Nature made sure that the talks between the two biggest polluters on the planet take place in a menacing mise-en-sc?ne after one year, which announced the outcome that awaits us if there was no agreement.
China and the US made no progress on agreements to reduce harmful gas emissions, despite Europe and parts of the US and China experiencing record high temperatures.
Political differences prevented the agreement renewal between the world's two largest economies and, at the same time, the two largest emitters of harmful gases.
The three-day mission of former US Secretary of State John Kerry, in the capacity of President Biden's climate envoy to China, did not produce results.
Although Mr Kerry tried to rate the talks in Beijing as significant progress, as they were resumed after a one-year pause due to tensions over Taiwan and the economy, the Chinese leadership pretty much crushed his optimism.
Xi has the last word
Chinese President Xi Jinping did not speak to Mr Kerry, but in a separate address, he devalued his mission, saying China would follow ?its own path and timetable? in reducing emissions.
?The pathway and means for reaching this goal, and the tempo and intensity, should be and must be determined by ourselves, and never under the sway of others?, said President Xi.
This was Beijing's final response to Washington's effort to persuade China to move more decisively towards decarbonisation, as its emission percentages increase every year, despite the simultaneous growth of green energy sources.
Mr Kerry did not hear this from his high-level interlocutors from the Chinese establishment. There is no doubt that the message that the US subsequently received from the Chinese leader was, in fact, the only official Beijing position.
Climate as a topic in itself
One of the reasons that the US-China climate talks this week ended without tangible success is that Washington advocated separating the topic of climate from other open issues that burden relations between the two countries.
?Climate should be free standing, because it is a universal threat to everybody on the planet?, said Mr Kerry in a conversation with Han Zheng, Vice President of China.
However, he received a response from another address: from Wang Yi, a top foreign affairs official, who told the envoy of the US president that cooperation on climate protection ?cannot be separated from the broader environment of Chinese-U.S. relations?.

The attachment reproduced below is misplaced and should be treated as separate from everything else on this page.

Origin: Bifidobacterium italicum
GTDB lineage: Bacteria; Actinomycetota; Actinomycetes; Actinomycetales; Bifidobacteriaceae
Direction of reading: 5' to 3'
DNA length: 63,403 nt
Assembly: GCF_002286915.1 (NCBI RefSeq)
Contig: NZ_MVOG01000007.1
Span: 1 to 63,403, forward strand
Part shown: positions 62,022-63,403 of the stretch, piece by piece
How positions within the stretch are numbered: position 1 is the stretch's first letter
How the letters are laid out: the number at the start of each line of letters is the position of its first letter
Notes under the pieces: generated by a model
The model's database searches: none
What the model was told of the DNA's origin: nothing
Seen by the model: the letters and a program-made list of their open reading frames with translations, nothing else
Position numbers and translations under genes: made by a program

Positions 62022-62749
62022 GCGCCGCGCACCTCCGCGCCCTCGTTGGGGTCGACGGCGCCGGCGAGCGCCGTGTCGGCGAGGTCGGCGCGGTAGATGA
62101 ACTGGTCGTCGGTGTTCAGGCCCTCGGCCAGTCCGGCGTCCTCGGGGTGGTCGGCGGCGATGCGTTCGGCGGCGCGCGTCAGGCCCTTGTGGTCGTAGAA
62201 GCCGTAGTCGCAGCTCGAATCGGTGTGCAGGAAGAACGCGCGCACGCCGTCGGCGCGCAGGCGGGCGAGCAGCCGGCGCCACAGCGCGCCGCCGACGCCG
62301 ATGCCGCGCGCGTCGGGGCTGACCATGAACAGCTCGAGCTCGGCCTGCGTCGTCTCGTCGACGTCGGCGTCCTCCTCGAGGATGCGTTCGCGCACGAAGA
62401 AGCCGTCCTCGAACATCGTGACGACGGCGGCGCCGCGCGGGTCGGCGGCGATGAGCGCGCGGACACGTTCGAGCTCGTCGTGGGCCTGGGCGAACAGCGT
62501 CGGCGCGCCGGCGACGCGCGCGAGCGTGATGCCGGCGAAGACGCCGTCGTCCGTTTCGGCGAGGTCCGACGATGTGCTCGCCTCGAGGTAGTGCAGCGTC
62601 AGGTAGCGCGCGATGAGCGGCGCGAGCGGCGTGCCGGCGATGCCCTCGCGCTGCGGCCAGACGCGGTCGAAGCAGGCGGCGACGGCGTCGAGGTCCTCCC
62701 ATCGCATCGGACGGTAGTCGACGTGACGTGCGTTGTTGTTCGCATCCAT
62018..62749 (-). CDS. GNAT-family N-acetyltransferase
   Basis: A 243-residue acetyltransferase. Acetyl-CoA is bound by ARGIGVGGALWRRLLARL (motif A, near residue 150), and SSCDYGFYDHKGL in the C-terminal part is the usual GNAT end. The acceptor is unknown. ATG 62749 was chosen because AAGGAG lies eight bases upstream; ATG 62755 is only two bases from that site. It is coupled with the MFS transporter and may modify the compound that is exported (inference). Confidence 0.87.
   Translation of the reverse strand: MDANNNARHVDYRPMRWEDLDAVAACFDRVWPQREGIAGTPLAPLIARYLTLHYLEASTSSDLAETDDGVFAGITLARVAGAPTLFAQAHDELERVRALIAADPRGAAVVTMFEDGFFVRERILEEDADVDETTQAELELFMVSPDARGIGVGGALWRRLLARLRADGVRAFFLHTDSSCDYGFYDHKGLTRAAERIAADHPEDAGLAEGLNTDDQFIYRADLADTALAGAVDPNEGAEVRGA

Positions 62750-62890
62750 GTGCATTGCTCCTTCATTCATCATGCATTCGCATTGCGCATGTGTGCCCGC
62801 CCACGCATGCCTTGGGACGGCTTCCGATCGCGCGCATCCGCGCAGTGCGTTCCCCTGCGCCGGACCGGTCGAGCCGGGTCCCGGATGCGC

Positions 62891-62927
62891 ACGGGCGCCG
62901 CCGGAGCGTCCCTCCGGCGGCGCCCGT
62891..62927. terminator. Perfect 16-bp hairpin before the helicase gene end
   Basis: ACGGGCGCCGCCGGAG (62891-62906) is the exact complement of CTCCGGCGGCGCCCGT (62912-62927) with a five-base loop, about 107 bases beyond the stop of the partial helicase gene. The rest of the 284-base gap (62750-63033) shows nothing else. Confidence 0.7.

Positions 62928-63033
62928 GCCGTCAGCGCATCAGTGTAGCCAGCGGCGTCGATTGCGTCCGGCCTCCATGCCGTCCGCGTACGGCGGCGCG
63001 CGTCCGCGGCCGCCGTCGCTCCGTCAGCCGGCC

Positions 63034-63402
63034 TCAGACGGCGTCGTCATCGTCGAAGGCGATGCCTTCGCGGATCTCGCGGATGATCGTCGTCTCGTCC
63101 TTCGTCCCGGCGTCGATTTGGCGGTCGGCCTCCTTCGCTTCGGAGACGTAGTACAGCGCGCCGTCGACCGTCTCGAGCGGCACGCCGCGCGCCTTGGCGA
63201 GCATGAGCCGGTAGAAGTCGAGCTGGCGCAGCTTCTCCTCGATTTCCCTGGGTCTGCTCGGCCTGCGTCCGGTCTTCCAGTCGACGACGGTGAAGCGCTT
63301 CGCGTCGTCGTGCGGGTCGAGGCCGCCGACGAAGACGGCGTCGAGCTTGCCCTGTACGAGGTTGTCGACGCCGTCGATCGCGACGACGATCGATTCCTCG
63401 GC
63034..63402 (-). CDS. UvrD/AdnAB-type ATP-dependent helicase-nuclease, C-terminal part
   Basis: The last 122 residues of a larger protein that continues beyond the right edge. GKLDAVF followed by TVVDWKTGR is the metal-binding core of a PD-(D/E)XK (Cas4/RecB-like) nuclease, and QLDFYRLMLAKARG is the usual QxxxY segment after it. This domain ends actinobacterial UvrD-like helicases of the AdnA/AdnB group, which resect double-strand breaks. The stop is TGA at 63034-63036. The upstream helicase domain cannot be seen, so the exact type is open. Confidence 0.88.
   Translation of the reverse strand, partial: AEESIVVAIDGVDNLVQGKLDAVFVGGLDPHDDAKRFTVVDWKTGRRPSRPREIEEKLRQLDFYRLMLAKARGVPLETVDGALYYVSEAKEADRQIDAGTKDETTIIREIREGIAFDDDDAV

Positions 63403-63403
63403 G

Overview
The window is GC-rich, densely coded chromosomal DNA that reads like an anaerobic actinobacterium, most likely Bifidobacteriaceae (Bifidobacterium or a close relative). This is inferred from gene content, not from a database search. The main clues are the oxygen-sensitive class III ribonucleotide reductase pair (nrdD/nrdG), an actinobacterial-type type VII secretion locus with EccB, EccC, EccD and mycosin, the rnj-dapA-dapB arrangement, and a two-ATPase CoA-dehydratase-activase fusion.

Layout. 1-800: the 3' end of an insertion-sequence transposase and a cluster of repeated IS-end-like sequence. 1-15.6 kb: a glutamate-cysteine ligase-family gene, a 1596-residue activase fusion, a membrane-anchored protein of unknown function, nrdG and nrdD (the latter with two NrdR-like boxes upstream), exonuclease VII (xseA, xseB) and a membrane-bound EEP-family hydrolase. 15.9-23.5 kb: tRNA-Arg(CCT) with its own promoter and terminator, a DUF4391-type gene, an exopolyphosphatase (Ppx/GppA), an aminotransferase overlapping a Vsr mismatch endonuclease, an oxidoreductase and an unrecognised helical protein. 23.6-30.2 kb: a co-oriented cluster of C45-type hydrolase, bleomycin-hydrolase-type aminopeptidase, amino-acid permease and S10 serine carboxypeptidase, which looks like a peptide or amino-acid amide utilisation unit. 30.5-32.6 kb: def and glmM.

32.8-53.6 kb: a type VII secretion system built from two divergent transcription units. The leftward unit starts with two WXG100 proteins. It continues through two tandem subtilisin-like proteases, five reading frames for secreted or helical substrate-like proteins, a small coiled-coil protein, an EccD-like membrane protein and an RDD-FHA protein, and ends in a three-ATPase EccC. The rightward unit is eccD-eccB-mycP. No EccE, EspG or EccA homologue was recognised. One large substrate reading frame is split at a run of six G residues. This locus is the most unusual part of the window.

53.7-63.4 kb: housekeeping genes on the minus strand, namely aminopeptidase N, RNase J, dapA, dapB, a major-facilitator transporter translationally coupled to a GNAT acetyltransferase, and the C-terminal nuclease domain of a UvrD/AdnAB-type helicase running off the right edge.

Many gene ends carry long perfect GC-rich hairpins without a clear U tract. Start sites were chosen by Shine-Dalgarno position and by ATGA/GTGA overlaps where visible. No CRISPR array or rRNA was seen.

This means that Washington will have to find a new, creative way to continue climate talks with China because separating them from the significant package of other contentious issues did not bring results this time.
Climate change and state sovereignty
The second reason for the failure of Mr Kerry's mission is profound and more fundamental, as the first man of China, President Xi, said, and not at some lower level.
His message that China will determine its own pace and ways to combat emissions and not under pressure from others (the US) reflects China's fundamental position on protecting its sovereignty on any issue, including climate.
China generally considers the US to be the main global destroyer of the concept of national sovereignty and itself the global leader in the resistance to such policies.
All the US-China disputes meet at this point, and now they also regard the climate, even though it is hard to connect global warming with national sovereignty and state borders.
The vicious circle
China is aware of this, and its plans for reducing harmful gases are clear, although not as decisive as in Europe or the US.
China has estimated that it will reach the peak of carbon dioxide emissions before 2030 and has committed to stop emitting additional carbon into the atmosphere by 2060.
However, Chinese participation in global warming is still colossal, and it has been increasing the sources of pollution, primarily coal-fired thermal power plants.
China emits as much as 31% of total global harmful gases (11.4 billion tons of carbon dioxide in 2022), larger than all other polluters combined.
The second one on the list, the US, participates with a twice smaller percentage (14%).
From that aspect, the US is not the only country with the right to ask China to renounce the source of the greenhouse effect faster and more decisively, because its arbitrariness causes global consequences.
Authorities in China approved the construction of new coal-fired power plants in as many as 80 locations last year, in an effort to meet the increased demand for electricity from industry and the population.
China has thus entered a vicious circle, fighting against the heat and the constant rise in temperature due to pollution by increasing the consumption of electricity for cooling, which, again, is produced in power plants that create the greenhouse effect.
Chinese authorities are more focused on mitigating the consequences of climate change, such as improving flood warning systems or storm mitigation mechanisms, particularly in significant economic zones.
Political expectations of climate problems
By refusing to accept American suggestions to accelerate the reduction of carbon dioxide emissions, primarily through the reduction of coal-fired power generation, China wants to strengthen its position in talks with the US on other, more significant issues.
Beijing is aware that achieving decarbonisation goals is one of the most important political issues in the US (not in China), on which the election results of Western leaders largely depend.
Beijing?s intention is not to negotiate such a significant issue separately. It wants to add it to the list of all other open issues, expecting that it could profit from any concessions on climate issues in some other disputed field.